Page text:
William pressed his lips together, his eyes narrowing, and Elizabeth saw a muscle working in his jaw. Her uncle had specifically asked her to attend the party. One of his friends, a Broadway buff who had once seen her in Rent, wanted to meet her. But William mattered more than a social event. She was on the verge of sending her aunt back to the hotel alone when Madeline offered a tidy solution.

“William, why don’t you join us for the party? I know Edward would love to meet you, and I’m sure Lizzy would be glad to have someone there who wasn’t constantly grousing about malpractice insurance and Medicare.”

“If you’re sure Mr. Gardiner wouldn’t mind …” He glanced at Elizabeth, his eyebrows elevated in a silent question.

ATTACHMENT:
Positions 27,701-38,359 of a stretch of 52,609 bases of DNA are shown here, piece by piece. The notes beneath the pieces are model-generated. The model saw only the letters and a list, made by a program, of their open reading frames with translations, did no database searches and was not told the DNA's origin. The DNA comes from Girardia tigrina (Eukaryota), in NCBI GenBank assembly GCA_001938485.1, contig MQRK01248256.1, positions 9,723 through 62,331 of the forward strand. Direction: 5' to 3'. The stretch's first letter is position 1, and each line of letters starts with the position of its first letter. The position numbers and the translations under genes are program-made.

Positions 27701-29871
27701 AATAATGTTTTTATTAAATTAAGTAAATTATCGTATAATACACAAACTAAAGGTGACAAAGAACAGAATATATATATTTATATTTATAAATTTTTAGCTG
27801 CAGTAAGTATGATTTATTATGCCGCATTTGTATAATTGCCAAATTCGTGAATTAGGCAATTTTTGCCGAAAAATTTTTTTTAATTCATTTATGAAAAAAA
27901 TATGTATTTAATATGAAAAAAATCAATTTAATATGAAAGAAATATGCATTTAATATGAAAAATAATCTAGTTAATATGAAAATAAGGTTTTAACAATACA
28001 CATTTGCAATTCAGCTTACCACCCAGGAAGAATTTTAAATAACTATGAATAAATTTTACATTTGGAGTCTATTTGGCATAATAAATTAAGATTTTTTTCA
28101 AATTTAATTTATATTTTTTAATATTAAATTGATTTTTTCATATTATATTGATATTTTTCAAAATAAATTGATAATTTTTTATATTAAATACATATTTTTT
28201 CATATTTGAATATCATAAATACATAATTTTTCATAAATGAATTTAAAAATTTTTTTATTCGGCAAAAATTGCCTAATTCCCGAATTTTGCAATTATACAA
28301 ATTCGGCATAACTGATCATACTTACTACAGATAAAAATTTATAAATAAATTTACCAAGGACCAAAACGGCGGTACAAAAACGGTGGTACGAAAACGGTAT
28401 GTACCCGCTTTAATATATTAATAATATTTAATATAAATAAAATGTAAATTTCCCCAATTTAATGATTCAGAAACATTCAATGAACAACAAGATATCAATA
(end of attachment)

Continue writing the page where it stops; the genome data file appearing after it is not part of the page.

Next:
“Please come,” she said, her voice trembling slightly. “It would give us a chance to talk.”

“I’d like that,” he said, his dimples finally making a tentative appearance.

“Excellent,” Madeline said briskly. “Then it’s settled. Five o’clock, Suite 304 at the Royal Palm.”

“304,” he repeated. He turned to Elizabeth. “I’ll see you soon.”

She smiled, and their eyes locked for a long, breathless moment. Then he nodded and turned away.

As they watched him run into the distance, Madeline said, “Maybe I shouldn’t say this about my prospective future nephew-in-law, but he’s …” She shrugged, grinning. “You’ve got excellent taste, my dear. Come on, let’s get moving. I know you’re going to want lots of time to primp.”

“You mean, in a desperate attempt to be as pretty as he is?”

“I didn’t mean it that way, but now that you mention it …”